Charlie Hunnam and Rami Malek nail their characters in Papillon, a biographical drama about Henri Charriere (played by Charlie) who was wrongly convicted and imprisoned in 1933. The movie is based on his own memoir published in 1969 in Paris.
Don’t get me wrong, the actors (all of them, not just Charlier and Rami) were great. But this version of the movie falls a tiny bit behind the 1973 one.
Although Papillon drags in places, the intense action and gruesome violence provide enough oomph to jolt you back into the moment. You can take it as a study in human resilience, as an oblique love story, or as an indictment of the French penal system, this movie is will not be everyone’s “cup of tea”.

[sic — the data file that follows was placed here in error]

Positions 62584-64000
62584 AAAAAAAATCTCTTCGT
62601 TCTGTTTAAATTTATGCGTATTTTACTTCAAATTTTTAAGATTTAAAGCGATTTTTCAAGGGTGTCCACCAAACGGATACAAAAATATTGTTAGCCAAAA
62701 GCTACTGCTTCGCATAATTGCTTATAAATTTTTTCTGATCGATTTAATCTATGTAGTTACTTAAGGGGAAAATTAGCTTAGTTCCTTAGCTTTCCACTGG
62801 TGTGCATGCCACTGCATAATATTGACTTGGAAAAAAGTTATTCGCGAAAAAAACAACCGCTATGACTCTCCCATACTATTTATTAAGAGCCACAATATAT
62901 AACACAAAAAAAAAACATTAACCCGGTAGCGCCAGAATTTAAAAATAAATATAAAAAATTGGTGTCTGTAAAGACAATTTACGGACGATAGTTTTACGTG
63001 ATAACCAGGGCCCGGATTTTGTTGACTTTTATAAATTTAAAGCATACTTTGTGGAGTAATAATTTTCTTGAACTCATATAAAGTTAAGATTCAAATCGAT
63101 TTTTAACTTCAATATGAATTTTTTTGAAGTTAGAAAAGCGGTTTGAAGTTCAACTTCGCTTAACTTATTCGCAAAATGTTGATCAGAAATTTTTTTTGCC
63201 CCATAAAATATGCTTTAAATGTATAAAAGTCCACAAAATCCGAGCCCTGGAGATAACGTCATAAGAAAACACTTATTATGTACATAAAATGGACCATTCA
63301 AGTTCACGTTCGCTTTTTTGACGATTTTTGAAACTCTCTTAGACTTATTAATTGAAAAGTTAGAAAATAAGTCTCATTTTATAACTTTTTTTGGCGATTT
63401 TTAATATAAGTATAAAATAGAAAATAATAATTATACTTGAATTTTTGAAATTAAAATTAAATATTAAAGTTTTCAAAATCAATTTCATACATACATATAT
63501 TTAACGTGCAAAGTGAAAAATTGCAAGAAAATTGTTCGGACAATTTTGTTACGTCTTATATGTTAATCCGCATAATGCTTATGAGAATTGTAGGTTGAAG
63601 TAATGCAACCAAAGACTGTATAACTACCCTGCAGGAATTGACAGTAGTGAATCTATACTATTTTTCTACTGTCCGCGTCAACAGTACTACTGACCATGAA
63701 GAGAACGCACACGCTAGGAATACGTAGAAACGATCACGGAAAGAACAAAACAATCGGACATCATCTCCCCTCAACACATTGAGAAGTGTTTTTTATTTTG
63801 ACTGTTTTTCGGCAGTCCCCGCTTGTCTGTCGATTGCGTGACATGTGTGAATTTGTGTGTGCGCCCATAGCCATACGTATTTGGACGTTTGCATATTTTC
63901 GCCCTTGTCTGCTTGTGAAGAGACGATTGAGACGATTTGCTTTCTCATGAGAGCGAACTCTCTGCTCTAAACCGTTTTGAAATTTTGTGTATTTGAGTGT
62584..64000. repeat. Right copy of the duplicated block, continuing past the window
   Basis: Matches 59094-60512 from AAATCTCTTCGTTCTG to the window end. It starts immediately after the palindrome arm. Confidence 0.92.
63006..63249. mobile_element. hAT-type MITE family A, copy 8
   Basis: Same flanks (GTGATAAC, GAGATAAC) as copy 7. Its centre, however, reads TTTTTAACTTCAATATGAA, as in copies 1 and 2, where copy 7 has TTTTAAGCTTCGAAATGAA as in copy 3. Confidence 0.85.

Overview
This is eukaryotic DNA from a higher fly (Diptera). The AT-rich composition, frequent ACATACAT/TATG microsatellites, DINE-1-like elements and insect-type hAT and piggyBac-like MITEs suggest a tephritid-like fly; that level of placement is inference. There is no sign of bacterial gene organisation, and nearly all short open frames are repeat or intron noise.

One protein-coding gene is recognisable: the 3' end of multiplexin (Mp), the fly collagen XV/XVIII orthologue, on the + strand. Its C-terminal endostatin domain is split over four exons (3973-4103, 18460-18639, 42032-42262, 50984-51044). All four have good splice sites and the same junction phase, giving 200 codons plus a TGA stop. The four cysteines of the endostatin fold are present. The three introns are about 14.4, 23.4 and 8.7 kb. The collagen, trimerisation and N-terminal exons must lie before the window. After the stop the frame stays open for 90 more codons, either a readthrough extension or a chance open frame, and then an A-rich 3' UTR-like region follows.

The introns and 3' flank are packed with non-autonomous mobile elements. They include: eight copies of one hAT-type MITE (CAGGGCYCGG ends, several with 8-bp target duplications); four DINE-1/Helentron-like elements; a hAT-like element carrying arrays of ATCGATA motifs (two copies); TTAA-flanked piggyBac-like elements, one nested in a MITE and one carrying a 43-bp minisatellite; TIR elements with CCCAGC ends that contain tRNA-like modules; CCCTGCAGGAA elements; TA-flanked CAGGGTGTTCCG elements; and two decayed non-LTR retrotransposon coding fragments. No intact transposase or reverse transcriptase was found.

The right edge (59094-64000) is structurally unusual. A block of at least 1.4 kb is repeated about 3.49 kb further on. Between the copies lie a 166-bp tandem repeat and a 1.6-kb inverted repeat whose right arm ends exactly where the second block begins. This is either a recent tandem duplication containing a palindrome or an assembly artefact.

A bit of searching online revels what happened to Henry Charriere later in life:
After Charrière had served a year’s probationary freedom, he was given his total liberty in 1945.
In 1970, the French Justice System issued a pardon to Charrière for his 1931 murder convictionSource: Wikipedia
Should you watch it?
Even with the shortcomings of this version compared to the 1973 one, Papillon is straightforward, sturdy and handsomely designed. It is just too engaging to get entirely wrong, especially with a team like this who clearly cares about capturing things both correctly and in a way that penetrates the soul.